Before the revolution of 1917 most part of the present-day Narovlya region had been a part of the Rechitsa region of Minsk province. In January 1918 the Narovlya volost council of workers’, peasants’ and soldiers’ deputies started functioning in the region.
After the Peace Treaty of Brest-Litovsk (March 3, 1918) the Narovlya region, at that time occupied by the German troops and Ukrainians who embraced nationalistic philosophy, entered the Ukrainian People’s Republic.
Following the German Revolution (1918), the Soviet government annulled the Brest-Litovsk Treaty. The Western army began liberating Gomel oblast. The revolution committee established its authority in Narovlya but peaceful life did not come. Bandits ravaged the region. 1919 and the beginning of 1920 were the years of fear and anxiety. Late in 1920 the civil war ended and the country entered a reconstruction period.
The beginning of 1921 was marked by the election to rural councils. Party organizations, local executive committees and rural councils were tasked to encourage the population to recover Narovlya in the speediest manner (which was seriously cramped during the occupation), to eradicate brigandage and revive industry and agriculture.
New schools were opened. The Narovlya hospital was expanded by 40 new beds. Medical and obstetrical stations opened in certain villages. The cultural activities were boosted. The Narovlya library stock was significantly increased. Reading halls were sent in service in many local settlements.
The Narovlya region was officially founded on 17 July, 1924. it united three volosts (Narovlya, Mukhoedy and Dernovichi) and entered the Mozyr district. Some 24 rural councils acted in the area. The territory of the region numbered 95 settlements. It was home to 35 thousand people (there were 6,356 personal lend plots with homes). The region featured 13 steam-mills, 7 small tanneries, 3 tar factories, one factory which produced chalk, 3 joiner’s shops, 27 blacksmith’s, 27 schools, one church, a regional library, local lore association and three post offices.
On 1 August, 1925 a newly reconstructed confectionery “Chyrvony Mazyryanin” launched production activities.
A regional hospital was inaugurated together with two new drugstores. Some 29 centers of education and one evening school were inaugurated in Narovlya. Seven associations “Beating Illiteracy” were organized.
By the beginning of 1941 the biggest company of Narovlya was “Chyrvony Mazyryanin”, a shipyard, a timber processing facility and a vegetables drying factory. There was a regional hospital for 70 beds, three district hospitals, a regional ambulance station, women’s and children’s clinic, 6 medical attendant’s stations, 4 secondary, 18 seven-grade and 52 primary schools.
The Great Patriotic War broke the peaceful life of the region. On 23 June, 1941 the draft began as battalions of young people were formed to defend the country. By 26 June, 1941 the Narovlya battalion totaled 60 soldiers. Every rural council had such battalions numbering 20-25 people each. In June 1943 there were 28 underground anti-Nazis youth organizations uniting over 150 people.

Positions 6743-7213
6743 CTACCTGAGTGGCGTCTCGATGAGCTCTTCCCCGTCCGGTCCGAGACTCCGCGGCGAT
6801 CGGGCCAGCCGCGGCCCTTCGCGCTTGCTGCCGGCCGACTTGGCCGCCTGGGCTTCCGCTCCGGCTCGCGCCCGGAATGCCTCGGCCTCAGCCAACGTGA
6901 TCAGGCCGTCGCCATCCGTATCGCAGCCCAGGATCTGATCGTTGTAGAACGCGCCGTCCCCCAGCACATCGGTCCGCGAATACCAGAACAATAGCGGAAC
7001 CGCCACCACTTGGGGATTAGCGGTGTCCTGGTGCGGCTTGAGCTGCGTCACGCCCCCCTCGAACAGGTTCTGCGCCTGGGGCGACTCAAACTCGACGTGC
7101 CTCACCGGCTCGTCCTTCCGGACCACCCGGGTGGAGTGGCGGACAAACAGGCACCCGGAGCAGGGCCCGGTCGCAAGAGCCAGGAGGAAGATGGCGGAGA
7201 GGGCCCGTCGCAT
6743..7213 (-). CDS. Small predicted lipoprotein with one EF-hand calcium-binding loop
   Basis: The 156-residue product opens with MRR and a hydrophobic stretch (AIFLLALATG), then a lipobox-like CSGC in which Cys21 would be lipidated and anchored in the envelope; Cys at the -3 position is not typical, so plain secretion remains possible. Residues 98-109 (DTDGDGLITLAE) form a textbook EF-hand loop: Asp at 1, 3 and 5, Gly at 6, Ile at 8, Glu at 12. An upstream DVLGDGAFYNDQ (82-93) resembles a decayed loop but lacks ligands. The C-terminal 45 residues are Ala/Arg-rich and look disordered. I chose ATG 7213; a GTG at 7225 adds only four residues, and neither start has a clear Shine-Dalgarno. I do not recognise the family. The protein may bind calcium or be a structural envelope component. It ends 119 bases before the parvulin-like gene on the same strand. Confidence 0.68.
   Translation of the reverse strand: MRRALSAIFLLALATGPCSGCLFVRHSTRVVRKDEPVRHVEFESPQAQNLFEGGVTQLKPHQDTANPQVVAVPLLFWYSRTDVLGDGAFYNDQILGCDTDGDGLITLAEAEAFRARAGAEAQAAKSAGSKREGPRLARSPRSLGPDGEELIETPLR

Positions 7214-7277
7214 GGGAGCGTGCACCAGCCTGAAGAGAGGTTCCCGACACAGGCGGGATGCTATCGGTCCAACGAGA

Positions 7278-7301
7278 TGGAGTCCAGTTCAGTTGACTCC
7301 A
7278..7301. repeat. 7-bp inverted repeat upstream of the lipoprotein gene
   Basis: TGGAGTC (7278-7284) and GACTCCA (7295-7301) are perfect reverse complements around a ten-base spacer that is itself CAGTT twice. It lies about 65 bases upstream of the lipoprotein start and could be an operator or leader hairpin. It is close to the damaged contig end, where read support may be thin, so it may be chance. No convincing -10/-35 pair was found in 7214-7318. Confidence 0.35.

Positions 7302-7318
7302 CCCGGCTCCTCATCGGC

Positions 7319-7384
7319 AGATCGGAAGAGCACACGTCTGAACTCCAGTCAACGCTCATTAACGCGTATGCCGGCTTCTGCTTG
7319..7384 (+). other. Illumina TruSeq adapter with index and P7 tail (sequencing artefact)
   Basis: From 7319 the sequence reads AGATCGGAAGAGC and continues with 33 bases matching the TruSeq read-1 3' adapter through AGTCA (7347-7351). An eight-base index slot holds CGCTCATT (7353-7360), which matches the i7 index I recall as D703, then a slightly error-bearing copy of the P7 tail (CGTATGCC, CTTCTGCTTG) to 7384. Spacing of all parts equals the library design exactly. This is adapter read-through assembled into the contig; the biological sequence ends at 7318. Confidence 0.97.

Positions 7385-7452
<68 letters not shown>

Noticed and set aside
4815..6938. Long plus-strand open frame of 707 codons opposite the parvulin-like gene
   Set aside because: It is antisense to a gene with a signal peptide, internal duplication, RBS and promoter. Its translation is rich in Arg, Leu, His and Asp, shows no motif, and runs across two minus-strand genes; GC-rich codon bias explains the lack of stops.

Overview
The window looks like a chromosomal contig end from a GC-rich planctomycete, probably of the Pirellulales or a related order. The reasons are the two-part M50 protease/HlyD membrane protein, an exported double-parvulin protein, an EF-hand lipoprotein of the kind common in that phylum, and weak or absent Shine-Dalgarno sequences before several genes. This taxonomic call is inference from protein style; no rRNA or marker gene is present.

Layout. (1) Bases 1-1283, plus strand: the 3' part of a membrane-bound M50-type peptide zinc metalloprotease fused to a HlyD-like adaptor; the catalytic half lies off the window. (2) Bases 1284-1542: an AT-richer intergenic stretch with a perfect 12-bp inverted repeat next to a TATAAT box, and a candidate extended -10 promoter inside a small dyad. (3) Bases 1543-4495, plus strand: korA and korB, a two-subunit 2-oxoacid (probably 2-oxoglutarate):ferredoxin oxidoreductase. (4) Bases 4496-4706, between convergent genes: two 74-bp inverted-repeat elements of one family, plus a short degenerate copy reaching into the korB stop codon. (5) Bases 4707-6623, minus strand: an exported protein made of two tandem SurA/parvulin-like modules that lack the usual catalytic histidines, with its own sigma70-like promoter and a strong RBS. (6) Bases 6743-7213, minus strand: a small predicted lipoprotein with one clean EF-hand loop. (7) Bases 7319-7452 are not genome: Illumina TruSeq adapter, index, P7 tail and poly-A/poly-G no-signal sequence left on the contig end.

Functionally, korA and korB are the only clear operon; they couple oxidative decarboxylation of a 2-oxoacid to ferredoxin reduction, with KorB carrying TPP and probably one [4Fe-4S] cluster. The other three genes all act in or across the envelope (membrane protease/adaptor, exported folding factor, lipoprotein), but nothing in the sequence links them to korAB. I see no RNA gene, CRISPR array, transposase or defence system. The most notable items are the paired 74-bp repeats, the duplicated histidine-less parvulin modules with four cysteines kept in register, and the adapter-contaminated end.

In 27 months of the occupation the Nazis burned down 19 villages in the Narovlya region and partially destroyed another 14. All land-improvement facilities were damaged and all public buildings and truck repair stations in the region were completely demolished. During the occupation the Hitlerite troops killed, burned alive and tortured 596 Narovlya residents. Some 724 people were forced to slave labor in Germany, 53 of them never returned home.
The region was liberated by the 1st Belarusian Front during the Gomel-Rechitsa (10-30 November, 1943) and Kalinkovichi-Mozyr (8 January – 8 February, 1944) offensive operations. Narovlya was liberated on November 30, 1943 during the Narovlya operation by the 415th infantry division of the Belarusian Front together with partisans of the 27th Narovlya brigade n.a. Kirov.
In 1949 people resettled from mud huts to new houses.
In 1951 the Narovlya region reached the pre-war level of industrial production.
The agriculture and industry were making big strides forward. The “Chyrvony Mazyryanin” was exemplary in this respect. In 1949 the company’s output made 785 tons, while in 1966 it hit 3,551 tons. The company sold its products not only in Belarus but also in the Bryansk, Vladimir, Tula regions of Russia, in Kazakhstan and Uzbekistan. The company established contacts not just with the USSR republics but also with Poland, Bulgaria, Romania and Finland.
Early in 1977 the Narovlya-based branch of Gomel hydraulics plant made its first products. The umbrellas made by the company were given the state quality mark. Other production associations of the region boasted great production achievements too.
The residents of the region had confidence in future. They believed that their lives would become better and more prosperous. Unfortunately, another misfortune hit the region – the Chernobyl disaster.
Before 1986 there were 74 settlements in the region including the regional center – the town of Narovlya. The Chernobyl disaster swept 35 settlements. A Polessye radiation-ecological preserve was set up in the resettlement zone.
Today there are 5 industrial companies in the region, a construction and transport organizations, 2 communications enterprises, communal services station, 2 banks, a regional consumer cooperation association, 3 agricultural cooperatives and 2 communal agricultural companies.